”We’re concerned here in California that we’re about to get inundated by the same kind of negative ads that we saw in South Carolina,” Miller told reporters.

So now, the aim of the California Obama effort is ”to get rid of the politics of the past” — and to mount an offensive effort against what he called ”weeks of misleading attacks, negative ads and negative attacks” by the Clinton camp against the Illinois Senator. ”Whatever they seek to use, we seek to counter,” Miller said.

Does Bill Clinton help or hurt in California? Seems everyone has an opinion on this one:

Asked about the role of President Clinton – who’s still highly popular in Democratic-leaning California, Miller suggested that ”there’s probably a major reassessment taking place inside the Clinton campaign” regarding the effectiveness of the former president’s role as surrogate-in-chief.

”There’s a pretty strong concensus that he was being used to undermine Barack Obama, to try and undermine his campaign – and it backfired,” Miller said. ”Seventy percent (of South Carolina voters) thought the Clinton campaign was negative, and they didn’t like it.”

Chris Lehane gives the Clinton surrogate stance:

“You don’t tug on Superman’s cape – and you don’t mess around with a popular Democratic president whose poll numbers are in the stratosphere among Democratic grassroots voters,” laughed Chris Lehane, the Democratic strategist who is supporting Clinton in the 2008 presidential race. “California has historically been Clinton country – and it will continue to be Clinton country.”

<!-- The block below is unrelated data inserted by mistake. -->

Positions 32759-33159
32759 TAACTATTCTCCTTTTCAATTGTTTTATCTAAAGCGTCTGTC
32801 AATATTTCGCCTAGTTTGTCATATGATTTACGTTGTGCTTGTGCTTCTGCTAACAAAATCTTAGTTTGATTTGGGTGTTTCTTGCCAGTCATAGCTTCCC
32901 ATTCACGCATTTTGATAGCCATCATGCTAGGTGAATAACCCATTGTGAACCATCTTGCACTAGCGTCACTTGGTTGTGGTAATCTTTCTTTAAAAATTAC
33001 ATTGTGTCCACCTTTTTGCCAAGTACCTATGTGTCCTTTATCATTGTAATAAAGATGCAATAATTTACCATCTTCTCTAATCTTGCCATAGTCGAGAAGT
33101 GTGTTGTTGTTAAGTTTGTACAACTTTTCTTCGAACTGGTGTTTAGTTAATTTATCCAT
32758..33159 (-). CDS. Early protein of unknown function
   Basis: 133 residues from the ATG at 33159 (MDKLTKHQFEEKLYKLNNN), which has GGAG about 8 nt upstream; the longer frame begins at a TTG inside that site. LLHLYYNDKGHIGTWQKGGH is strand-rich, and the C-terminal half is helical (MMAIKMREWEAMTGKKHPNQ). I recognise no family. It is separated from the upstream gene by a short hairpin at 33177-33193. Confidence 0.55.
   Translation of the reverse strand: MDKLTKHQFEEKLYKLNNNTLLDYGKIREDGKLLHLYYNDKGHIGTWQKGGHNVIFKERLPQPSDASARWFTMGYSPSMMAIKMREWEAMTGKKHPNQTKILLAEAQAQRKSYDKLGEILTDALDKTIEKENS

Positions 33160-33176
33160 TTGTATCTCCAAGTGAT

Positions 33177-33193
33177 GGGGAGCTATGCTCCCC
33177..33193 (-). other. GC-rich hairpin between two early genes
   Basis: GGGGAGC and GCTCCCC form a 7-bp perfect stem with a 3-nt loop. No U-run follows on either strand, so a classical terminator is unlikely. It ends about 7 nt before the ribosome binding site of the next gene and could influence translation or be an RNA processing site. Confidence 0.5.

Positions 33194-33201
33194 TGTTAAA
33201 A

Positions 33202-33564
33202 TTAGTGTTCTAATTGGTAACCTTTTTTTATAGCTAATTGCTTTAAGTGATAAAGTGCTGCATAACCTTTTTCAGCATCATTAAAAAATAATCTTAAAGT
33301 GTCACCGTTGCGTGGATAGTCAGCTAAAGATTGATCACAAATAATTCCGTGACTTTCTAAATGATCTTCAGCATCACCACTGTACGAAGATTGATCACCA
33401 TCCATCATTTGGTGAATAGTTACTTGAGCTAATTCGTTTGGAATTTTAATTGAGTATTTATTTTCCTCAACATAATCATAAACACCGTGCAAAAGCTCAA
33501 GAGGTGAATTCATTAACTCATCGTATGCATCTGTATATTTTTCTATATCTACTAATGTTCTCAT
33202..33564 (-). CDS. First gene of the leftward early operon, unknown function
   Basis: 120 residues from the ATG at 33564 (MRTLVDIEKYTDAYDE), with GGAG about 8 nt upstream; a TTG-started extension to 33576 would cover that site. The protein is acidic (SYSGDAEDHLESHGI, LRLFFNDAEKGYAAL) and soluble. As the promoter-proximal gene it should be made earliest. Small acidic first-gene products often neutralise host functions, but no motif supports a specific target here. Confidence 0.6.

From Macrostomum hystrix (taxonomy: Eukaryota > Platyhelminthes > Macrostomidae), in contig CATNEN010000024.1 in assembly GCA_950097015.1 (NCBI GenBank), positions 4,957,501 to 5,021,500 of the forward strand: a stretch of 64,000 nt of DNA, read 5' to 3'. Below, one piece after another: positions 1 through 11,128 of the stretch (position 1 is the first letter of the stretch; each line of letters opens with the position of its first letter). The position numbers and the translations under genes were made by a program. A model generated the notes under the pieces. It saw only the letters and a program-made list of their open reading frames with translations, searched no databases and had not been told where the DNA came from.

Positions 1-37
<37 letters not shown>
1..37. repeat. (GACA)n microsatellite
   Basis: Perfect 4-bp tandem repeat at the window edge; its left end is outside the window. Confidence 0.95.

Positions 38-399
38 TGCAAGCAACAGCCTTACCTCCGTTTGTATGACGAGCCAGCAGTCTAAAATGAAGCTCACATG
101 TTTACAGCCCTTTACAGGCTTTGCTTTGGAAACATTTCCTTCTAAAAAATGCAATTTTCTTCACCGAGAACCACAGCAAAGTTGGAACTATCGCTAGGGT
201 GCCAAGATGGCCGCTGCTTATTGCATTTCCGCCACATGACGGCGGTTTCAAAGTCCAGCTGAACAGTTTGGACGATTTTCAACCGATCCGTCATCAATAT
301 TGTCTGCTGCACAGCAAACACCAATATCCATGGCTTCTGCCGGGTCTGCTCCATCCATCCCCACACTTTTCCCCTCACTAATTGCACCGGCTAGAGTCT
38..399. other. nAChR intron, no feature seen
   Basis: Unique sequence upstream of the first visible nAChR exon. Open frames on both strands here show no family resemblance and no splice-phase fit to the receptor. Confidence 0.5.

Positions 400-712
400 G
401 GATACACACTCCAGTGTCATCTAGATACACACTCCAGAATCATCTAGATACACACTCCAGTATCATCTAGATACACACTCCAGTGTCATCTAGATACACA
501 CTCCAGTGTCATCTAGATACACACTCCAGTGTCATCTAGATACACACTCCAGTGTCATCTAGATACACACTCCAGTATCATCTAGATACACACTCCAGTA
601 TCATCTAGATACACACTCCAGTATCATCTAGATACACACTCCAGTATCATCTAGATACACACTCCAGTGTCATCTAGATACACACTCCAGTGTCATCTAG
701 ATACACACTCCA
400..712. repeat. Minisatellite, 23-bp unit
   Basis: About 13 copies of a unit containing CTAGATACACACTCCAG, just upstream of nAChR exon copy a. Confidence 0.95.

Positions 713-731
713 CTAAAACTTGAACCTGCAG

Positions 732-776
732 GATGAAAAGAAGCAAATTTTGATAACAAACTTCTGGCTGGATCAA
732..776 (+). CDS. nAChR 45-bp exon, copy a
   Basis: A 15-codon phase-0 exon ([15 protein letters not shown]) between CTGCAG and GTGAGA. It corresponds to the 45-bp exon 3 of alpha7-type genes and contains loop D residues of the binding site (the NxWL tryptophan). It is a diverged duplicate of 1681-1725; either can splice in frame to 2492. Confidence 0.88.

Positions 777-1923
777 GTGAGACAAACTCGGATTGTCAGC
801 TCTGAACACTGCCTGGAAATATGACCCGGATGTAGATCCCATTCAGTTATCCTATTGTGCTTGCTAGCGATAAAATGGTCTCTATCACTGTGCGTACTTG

But pollster Phil Trounstine, who heads the San Jose State University Survey and Policy Research Institute, said the contentious lead-up to South Carolina’s primary could come back to haunt Clinton, her husband and the Democratic Party as well.

Take the poll and let us know what you’re seeing out there. Also, I know a lot of you have digital cameras, let’s see some pics!

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Progressive Punch: Jerry McNerney ranks 195th of 232

Woohoo! Jerry did it! Jerry McNerney has managed to become the most un-progressive Democrat of the entire California congressional delegation. For those keeping score at home, Jerry’s 82.45 was about a half point lower than the next CA Dem, Jim Costa, that progressive stalwart, at 82.97. And for all the talk of Harman changing her ways, she’s still worse than even Joe Baca, almost 7 points worse from a very safe Dem seat.